Bruce Weber isn’t typically known for his serenity.
By his own admission, he’s a worrier, which is probably the correct disposition when you’re Harrisburg’s budget and finance director.
However, even by a calmer standard, the recent struggle over the state’s annual payment to Harrisburg was a nail-biter.
When asked recently what would happen without the state payment, which, in recent years, has represented about 8 percent of the city’s general fund, Weber thrust his hands into the air, making a “who knows” gesture. Without it, Harrisburg’s budget would have a massive hole in it.
How would it be filled? Who knows?
Back in February, Gov. Tom Wolf’s proposed 2017-18 budget contained $5 million to Harrisburg for services in lieu of taxes. Then it was stripped out, in its entirety, by the state Senate. At the last minute (i.e. this week), the money suddenly reappeared, thanks to the Herculean efforts of state Rep. Patty Kim and Sen. John DiSanto. This is no way to run a city—or a state.
I’m not going to address the issue of exactly how much the payment should be. Is $5 million a year a fair figure for an entity that owns 42 percent of Harrisburg’s land yet pays no taxes, but still needs 50 buildings and 30,000-plus workers and visitors served and protected each day?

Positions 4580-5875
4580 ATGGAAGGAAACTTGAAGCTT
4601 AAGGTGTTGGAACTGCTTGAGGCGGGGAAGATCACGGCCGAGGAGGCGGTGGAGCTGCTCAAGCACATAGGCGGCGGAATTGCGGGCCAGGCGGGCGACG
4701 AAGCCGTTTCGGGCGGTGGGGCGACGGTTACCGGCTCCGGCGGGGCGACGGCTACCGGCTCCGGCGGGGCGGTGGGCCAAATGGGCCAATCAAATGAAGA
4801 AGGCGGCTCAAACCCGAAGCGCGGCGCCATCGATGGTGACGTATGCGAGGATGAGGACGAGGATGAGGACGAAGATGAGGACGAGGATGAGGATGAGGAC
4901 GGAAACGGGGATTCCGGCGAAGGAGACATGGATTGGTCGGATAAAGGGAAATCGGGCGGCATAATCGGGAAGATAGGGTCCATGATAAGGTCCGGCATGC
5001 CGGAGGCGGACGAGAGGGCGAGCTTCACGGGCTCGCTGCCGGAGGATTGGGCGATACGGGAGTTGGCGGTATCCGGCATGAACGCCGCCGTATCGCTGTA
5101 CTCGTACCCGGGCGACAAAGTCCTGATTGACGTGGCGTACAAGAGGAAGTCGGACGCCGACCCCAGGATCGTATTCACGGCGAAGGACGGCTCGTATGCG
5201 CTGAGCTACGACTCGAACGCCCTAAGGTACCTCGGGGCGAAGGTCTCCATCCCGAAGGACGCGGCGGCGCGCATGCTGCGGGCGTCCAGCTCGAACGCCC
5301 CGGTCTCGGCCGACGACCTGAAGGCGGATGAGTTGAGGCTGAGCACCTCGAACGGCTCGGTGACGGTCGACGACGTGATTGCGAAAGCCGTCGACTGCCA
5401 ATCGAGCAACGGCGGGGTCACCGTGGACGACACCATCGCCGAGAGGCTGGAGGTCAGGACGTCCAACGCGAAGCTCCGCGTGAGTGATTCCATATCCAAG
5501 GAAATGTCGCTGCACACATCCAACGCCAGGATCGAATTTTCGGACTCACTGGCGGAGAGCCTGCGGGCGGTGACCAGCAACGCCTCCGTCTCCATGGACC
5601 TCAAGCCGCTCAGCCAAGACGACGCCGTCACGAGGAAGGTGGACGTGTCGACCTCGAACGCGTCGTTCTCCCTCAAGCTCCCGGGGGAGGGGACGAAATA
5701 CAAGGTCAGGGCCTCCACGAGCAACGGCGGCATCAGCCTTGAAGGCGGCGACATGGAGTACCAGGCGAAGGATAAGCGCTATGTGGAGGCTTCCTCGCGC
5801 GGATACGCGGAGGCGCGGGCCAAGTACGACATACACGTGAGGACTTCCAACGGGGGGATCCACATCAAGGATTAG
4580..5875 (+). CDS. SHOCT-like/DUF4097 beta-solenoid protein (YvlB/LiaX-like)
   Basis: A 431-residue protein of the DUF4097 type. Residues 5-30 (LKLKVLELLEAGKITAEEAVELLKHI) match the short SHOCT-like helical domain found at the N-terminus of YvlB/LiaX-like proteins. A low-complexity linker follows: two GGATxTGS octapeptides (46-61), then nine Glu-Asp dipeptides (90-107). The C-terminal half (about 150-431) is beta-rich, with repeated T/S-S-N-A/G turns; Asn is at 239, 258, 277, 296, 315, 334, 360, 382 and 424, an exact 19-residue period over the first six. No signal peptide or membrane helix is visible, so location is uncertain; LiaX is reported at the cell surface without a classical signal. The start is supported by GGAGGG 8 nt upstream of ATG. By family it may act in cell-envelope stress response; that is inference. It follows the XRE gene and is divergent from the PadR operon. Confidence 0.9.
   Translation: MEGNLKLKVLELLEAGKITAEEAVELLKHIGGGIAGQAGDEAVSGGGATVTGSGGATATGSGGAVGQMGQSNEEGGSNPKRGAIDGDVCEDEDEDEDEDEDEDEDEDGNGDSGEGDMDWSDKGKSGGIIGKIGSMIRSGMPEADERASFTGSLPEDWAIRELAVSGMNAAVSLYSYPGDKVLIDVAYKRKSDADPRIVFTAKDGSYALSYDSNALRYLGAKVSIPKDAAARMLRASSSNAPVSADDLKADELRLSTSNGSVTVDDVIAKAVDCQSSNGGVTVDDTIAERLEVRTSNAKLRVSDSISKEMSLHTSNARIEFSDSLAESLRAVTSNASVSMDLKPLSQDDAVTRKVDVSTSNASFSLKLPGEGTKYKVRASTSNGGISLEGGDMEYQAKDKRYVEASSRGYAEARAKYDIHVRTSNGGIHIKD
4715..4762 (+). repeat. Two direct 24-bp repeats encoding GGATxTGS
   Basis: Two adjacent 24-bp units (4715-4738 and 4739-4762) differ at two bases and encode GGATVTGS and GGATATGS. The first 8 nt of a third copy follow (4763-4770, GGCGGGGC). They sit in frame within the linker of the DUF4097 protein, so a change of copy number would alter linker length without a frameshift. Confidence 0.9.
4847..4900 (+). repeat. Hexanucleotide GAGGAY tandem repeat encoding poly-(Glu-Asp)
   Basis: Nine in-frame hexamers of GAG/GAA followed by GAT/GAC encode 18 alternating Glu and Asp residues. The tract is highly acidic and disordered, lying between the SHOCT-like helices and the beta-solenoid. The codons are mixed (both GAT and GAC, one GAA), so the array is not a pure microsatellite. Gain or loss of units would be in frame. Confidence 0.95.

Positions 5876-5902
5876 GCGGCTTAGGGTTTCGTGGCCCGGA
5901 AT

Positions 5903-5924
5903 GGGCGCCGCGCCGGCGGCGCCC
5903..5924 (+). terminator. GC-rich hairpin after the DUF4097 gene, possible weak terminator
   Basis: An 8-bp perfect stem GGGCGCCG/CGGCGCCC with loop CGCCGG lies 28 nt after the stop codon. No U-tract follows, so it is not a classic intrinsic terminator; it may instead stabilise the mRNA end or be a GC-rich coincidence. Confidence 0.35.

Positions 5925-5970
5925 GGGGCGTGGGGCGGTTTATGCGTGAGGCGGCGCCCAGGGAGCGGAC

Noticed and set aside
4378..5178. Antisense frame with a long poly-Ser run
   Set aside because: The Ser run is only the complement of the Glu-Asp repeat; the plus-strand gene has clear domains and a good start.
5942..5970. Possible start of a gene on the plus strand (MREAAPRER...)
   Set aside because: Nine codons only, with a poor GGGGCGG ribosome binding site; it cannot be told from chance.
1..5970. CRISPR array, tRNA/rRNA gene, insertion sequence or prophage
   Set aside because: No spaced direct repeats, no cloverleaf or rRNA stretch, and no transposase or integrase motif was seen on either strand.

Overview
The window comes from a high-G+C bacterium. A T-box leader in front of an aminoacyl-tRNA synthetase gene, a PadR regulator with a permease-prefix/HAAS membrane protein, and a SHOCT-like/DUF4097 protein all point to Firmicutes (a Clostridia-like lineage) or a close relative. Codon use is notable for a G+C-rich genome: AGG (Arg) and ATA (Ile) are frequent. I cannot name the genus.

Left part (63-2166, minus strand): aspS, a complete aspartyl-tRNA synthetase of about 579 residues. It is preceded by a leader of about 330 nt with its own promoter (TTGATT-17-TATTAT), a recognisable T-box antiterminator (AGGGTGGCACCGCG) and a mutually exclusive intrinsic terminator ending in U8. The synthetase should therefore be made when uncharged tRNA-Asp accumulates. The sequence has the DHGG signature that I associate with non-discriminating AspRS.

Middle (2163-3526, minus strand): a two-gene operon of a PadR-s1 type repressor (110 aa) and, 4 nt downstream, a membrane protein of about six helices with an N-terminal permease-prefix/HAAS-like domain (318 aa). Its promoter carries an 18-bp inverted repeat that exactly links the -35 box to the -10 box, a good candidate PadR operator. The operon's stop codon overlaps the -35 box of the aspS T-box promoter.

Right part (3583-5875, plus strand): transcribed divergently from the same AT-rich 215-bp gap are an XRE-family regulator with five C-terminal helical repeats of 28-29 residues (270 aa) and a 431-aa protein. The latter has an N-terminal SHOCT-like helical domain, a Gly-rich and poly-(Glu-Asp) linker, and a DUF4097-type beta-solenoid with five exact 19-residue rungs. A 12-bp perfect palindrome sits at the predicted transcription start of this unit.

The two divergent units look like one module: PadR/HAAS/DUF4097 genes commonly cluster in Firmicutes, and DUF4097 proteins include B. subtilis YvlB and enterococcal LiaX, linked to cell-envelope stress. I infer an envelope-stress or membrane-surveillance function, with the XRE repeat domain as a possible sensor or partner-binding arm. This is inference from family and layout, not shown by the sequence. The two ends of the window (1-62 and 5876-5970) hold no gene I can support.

It’s probably in the ballpark, although city Councilman Ben Allatt, citing New York’s greater payment to its capital of Albany, argues it should be much more.
Whatever the figure, it’s time for the state to own up to the fact that it depends upon Harrisburg for fire protection and other services—and that those services cost money to provide. Moreover, Harrisburg, still financially fragile, cannot afford to wait until halfway into its own fiscal year to learn whether or not it’s going to receive a state payment—and, if so, how much.
Therefore, we call upon the state to enter into a long-term agreement with the city to provide a knowable, mutually agreed-upon annual payment, which would not be subject to the vagaries of partisan politics and the whims of politicians.
Doing so would allow the city to budget responsibly, while fostering a more respectful and beneficial bond between city and state. It also might help calm Weber’s nerves—and ours.
Author: Lawrance Binda